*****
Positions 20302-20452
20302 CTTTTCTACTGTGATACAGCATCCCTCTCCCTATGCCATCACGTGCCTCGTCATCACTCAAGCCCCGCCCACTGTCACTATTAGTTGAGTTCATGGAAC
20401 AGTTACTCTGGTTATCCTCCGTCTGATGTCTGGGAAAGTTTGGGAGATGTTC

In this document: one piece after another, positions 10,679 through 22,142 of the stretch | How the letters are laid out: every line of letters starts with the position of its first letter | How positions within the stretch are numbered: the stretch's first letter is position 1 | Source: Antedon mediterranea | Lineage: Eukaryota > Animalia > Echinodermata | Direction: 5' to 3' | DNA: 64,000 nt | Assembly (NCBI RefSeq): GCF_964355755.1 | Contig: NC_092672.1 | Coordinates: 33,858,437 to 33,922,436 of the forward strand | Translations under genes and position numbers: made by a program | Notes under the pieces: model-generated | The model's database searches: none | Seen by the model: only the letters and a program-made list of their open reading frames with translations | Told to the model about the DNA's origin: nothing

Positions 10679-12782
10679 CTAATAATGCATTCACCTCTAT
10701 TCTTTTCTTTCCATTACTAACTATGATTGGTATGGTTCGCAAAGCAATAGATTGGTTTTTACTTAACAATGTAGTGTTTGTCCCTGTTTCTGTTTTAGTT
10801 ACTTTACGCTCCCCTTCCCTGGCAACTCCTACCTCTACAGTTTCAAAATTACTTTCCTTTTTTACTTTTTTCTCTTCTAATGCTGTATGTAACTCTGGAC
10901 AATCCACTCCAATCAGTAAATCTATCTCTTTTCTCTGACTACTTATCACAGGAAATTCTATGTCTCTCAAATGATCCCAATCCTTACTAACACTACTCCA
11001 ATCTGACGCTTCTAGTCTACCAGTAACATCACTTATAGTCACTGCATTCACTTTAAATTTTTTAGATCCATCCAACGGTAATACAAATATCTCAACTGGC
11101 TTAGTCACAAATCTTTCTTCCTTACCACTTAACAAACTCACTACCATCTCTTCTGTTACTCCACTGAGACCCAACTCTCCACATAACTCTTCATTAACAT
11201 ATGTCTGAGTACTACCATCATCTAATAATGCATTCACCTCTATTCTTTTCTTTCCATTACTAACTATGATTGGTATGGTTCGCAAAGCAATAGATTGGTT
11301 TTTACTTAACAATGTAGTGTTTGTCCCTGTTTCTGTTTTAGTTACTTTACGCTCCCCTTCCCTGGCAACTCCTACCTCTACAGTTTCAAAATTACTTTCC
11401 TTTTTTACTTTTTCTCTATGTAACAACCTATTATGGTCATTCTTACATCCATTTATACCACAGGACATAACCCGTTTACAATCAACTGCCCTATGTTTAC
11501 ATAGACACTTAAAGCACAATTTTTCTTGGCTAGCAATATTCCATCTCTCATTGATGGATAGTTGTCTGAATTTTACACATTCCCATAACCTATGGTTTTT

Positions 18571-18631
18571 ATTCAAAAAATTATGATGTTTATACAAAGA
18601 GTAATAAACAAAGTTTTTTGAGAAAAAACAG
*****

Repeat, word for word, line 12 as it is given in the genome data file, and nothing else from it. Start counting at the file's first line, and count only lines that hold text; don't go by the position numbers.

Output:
11201 ATGTCTGAGTACTACCATCATCTAATAATGCATTCACCTCTATTCTTTTCTTTCCATTACTAACTATGATTGGTATGGTTCGCAAAGCAATAGATTGGTT